California fire station project on pause because it can’t get property insurance

Property insurance - Pause Button on Fire Station

The crisis in the state is largely from wildfires, but even those battling them can’t get insured

Wildfire risk is very high in many parts of California, leading to what many have called a property insurance crisis in both the residential and business markets.

Many insurers have withdrawn from selling

More recently, the size of the issue became particularly clear when a project to upgrade a fire station in the area stalled due to a lack of property insurance availability.

Property insurance - Fire fighter near wildfire blaze - California Flag

Homeowners living in California’s mountains face a particularly high wildfire risk.  To help mitigate that risk, fire stations need to be well placed, equipped and staffed. That said, Cal Fire recently found itself struggling to be able to move forward in the effort to achieve that goal when it couldn’t find fire insurance for the station it aims to upgrade.

The lack of fire coverage for property insurance of a firefighting station is standing out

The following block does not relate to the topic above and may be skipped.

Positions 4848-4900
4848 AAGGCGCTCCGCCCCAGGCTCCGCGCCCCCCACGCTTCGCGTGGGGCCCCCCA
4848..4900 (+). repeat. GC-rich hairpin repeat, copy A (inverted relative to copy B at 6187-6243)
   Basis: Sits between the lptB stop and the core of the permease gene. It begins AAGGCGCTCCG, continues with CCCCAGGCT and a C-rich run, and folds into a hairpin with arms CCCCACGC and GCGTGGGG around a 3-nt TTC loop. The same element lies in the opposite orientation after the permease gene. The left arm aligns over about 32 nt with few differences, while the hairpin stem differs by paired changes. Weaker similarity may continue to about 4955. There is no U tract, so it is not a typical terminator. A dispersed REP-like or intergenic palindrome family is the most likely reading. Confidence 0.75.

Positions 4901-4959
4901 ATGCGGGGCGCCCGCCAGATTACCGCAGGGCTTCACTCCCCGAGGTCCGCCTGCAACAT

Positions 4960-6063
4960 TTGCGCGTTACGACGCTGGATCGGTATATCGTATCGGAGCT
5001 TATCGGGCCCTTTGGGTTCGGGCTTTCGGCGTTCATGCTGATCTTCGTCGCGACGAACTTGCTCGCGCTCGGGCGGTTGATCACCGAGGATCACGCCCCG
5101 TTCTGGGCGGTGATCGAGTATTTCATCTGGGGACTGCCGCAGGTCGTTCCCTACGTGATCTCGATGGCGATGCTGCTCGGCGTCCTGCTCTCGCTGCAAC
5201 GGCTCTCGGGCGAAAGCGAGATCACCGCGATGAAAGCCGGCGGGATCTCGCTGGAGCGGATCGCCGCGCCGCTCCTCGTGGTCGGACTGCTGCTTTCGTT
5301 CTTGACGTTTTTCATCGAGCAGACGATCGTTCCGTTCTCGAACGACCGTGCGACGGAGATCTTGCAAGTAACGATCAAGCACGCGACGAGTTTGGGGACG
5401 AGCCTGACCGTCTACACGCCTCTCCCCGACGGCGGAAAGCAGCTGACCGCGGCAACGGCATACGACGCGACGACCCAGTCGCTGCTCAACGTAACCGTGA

Cal Fire’s Ishi Conservation Camp is located about 325 miles north of Fresno in Tehama County’s foothills. Those staying at the camp learn firefighting skills, then apply those newly learn skills to provide firefighting services to four of the region’s counties.

A State Senate budget committee recently learned from the Department of Finance’s Victor Lopez that the Ishi Conservation Camp has had to place its $11 million kitchen replacement project on hold because the location was unable to obtain fire coverage.

Fire insurance was unavailable due to the heightened risk in the area

“They weren’t interested in selling insurance policies in the region due to the perceived fire risk in the area,” explained Lopez.

Cal Fire’s next attempt to obtain coverage was to look to Fair Plan, which is a state program available to all property owners in California. That said, since the kitchen upgrade project on the fire station is being paid with bond money, Fair Plan wasn’t able to offer adequate coverage to meet the bond underwriter requirements.

“It really daylights the fact how messed up California is where we have a fire station that’s gonna have firefighters and train them and we can’t get fire insurance for it,” said Senator Brian Dahle, a Senate committee member.  “That’s how bizarre California is right now.”

Following the Senate committee hearing, property insurance companies reached out to Dahle saying that they might be able to help the project, and other property owners in the state, for that matter. 

“I’m gonna put them in contact with the Dept. of General Services and see if we can’t come up with a product to get the bonds moving,” said Dahle. “We need these firehouses to protect our communities.”

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